Who are the baby boomers, and why do the media love to write stories about them?

Comstock Images/©Getty Images/Thinkstock

Media outlets like to poke fun at the baby boom generation. Headlines such as "Boomers Hit New Self-Absorption Milestone: Age 65" mock this famously self-reflective demographic. From their diaper days to their approaching dotage, the boomers have been history's most documented generation. In the '60s, when the first boomers were entering adulthood, their civil rights sit-ins and Woodstock antics made headlines. In 1986, the first boomers turned 40, and Time Magazine ran a cover story on them. As boomers reach retirement age, the media frenzy continues with article after article on how youth-minded boomers are redefining old age.

What have baby boomers done to warrant such attention? First, they were the first generation weaned on television. Documentation itself was revolutionary. Second, their sheer numbers give them a huge market share; it's no wonder the media -- and their advertisers -- are interested in scrutinizing and catering to one of the largest demographics alive today. Finally, boomers started off with a bang. In their youth, many of them marched for civil rights and some protested the Vietnam War.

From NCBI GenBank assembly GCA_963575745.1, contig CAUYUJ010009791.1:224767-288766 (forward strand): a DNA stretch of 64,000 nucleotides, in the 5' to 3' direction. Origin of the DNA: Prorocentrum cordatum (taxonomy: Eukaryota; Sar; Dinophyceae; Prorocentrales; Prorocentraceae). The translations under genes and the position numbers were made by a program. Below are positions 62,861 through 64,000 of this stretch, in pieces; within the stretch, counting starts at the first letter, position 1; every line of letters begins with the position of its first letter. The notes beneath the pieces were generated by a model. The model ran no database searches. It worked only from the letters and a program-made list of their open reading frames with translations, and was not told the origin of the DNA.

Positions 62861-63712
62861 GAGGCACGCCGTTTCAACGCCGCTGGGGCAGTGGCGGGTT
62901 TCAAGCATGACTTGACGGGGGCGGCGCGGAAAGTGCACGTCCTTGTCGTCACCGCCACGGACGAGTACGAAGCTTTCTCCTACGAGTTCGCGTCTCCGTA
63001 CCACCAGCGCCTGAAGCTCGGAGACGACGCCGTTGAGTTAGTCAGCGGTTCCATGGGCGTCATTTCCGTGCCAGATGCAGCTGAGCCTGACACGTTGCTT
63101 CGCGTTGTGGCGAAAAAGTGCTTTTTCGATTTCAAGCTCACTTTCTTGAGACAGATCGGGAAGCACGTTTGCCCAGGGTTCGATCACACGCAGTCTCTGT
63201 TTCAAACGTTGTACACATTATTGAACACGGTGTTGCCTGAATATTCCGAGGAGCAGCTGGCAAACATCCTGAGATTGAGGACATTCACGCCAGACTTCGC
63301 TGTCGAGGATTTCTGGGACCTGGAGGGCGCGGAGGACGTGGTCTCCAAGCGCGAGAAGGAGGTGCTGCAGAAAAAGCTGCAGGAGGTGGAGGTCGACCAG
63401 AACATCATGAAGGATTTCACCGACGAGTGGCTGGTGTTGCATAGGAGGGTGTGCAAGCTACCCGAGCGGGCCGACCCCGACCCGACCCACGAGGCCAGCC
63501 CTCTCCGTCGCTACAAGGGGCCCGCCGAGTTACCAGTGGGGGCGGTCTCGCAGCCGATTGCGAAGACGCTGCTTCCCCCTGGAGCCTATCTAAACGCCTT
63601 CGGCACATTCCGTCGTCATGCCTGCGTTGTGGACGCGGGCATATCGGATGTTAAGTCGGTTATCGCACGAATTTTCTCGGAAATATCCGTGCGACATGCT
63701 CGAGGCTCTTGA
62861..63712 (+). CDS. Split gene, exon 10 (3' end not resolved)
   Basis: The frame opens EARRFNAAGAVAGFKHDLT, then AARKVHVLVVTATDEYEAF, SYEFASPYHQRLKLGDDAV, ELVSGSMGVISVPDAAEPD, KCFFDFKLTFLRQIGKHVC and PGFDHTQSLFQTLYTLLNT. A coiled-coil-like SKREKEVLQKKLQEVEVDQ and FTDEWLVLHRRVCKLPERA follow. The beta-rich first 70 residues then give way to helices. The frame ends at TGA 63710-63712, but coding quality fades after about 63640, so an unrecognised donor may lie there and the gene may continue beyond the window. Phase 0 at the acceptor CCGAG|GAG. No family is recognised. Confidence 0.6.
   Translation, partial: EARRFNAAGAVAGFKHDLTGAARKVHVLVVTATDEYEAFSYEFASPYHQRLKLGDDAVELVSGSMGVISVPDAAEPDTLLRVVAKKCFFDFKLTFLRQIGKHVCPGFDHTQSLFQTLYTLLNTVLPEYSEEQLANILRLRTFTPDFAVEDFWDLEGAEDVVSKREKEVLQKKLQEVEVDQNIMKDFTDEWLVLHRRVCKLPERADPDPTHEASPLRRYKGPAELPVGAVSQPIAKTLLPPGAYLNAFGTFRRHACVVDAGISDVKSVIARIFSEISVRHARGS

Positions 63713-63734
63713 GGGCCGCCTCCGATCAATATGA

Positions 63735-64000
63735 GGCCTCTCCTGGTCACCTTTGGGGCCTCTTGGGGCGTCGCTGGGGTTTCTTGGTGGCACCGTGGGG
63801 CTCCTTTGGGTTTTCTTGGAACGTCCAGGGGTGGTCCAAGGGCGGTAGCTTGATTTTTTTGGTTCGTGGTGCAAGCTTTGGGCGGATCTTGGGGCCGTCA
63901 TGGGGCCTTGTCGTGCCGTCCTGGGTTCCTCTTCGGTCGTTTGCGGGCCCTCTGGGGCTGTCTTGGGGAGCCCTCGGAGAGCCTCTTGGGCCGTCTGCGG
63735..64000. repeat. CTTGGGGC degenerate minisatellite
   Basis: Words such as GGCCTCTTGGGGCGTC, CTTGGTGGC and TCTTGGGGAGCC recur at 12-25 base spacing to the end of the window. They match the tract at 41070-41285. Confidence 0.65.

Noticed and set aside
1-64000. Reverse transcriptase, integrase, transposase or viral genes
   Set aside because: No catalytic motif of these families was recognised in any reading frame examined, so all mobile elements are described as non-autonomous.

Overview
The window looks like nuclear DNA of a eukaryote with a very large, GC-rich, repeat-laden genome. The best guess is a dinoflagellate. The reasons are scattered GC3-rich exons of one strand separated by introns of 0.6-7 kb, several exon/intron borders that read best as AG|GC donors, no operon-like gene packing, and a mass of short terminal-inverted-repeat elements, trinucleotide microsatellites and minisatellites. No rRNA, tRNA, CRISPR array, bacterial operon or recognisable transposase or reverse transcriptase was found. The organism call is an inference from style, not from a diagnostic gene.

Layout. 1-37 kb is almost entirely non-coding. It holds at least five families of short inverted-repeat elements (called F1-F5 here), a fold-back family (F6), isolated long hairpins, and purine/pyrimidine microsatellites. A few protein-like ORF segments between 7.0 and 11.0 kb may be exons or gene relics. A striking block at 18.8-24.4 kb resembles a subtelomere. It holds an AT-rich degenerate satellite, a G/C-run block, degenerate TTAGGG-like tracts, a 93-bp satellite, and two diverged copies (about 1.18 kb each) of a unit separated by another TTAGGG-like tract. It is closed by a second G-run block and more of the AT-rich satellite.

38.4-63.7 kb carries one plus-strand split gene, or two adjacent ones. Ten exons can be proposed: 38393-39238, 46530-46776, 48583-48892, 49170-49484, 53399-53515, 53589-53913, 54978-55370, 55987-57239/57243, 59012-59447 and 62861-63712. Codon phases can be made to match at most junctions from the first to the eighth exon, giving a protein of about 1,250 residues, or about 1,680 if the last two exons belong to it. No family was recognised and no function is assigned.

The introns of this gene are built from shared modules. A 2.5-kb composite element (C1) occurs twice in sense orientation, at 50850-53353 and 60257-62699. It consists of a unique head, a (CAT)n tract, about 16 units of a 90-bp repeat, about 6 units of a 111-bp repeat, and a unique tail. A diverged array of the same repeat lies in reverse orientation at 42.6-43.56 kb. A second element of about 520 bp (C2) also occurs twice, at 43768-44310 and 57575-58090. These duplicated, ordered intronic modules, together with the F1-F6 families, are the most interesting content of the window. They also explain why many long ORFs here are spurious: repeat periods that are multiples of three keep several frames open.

Now that the first boomers are retiring, however, some pundits claim the boomer legacy will prove more mixed than messianic. "Better educated (twice as likely to go to college as their parents), idealistic and assertive, baby boomers were expected to remake the world," read Time Magazine's 1986 cover story, "but… a lot of shadows have fallen between the dream and the reality" [source: Time Magazine]. Author Jeff Gordiner puts it even more bluntly in his nonfiction book "X Saves the World": When it comes to changing the world, the boomers choked." Other social commentators beg to differ. Boomers are not merely "a collection of self-absorbed, latte-drinking narcissists who threw a tantrum in the 1960s and haven't stopped whining since" argues author Leonard Steinhorn, who has authored many works about the baby boom generation, including "The Greater Generation: In Defense of the Baby Boom Legacy." Instead, Steinhorn asserts that the world has the boomer generation to thank for the increased tolerance and career opportunities enjoyed by women and minorities today [source: Steinhorn].

So, who exactly are these baby boomers? We'll examine a slew of baby boomer facts in the next section.